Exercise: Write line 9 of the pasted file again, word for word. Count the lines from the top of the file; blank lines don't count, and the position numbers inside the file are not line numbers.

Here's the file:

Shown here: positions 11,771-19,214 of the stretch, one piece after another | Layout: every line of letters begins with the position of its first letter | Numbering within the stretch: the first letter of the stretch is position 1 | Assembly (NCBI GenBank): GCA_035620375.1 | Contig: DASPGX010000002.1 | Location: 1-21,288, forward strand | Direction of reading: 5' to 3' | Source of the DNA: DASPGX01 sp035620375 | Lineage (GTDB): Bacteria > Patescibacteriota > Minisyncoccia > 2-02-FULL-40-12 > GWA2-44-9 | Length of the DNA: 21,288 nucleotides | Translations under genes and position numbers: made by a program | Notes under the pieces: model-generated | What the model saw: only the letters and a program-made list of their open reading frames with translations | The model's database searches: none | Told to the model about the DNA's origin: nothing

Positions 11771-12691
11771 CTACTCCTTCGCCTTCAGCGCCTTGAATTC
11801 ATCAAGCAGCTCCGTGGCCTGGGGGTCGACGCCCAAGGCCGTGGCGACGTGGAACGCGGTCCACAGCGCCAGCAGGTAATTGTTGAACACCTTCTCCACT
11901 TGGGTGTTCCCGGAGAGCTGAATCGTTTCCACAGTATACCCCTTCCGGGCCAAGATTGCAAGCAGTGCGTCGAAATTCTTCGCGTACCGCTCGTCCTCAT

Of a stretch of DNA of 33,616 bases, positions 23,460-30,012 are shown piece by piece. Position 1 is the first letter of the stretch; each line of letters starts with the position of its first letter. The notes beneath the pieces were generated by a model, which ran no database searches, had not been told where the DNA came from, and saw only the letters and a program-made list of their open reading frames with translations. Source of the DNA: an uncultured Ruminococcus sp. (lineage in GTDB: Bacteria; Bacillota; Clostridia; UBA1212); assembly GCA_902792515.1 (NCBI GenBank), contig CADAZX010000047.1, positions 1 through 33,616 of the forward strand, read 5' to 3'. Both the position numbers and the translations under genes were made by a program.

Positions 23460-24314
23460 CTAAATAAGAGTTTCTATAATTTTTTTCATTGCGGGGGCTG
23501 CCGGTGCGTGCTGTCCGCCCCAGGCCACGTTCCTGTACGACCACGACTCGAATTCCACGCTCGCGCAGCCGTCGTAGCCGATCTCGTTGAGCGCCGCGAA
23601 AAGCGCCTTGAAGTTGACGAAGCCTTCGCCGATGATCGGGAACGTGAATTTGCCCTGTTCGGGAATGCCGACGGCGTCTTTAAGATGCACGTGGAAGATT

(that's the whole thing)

23501 CCGGTGCGTGCTGTCCGCCCCAGGCCACGTTCCTGTACGACCACGACTCGAATTCCACGCTCGCGCAGCCGTCGTAGCCGATCTCGTTGAGCGCCGCGAA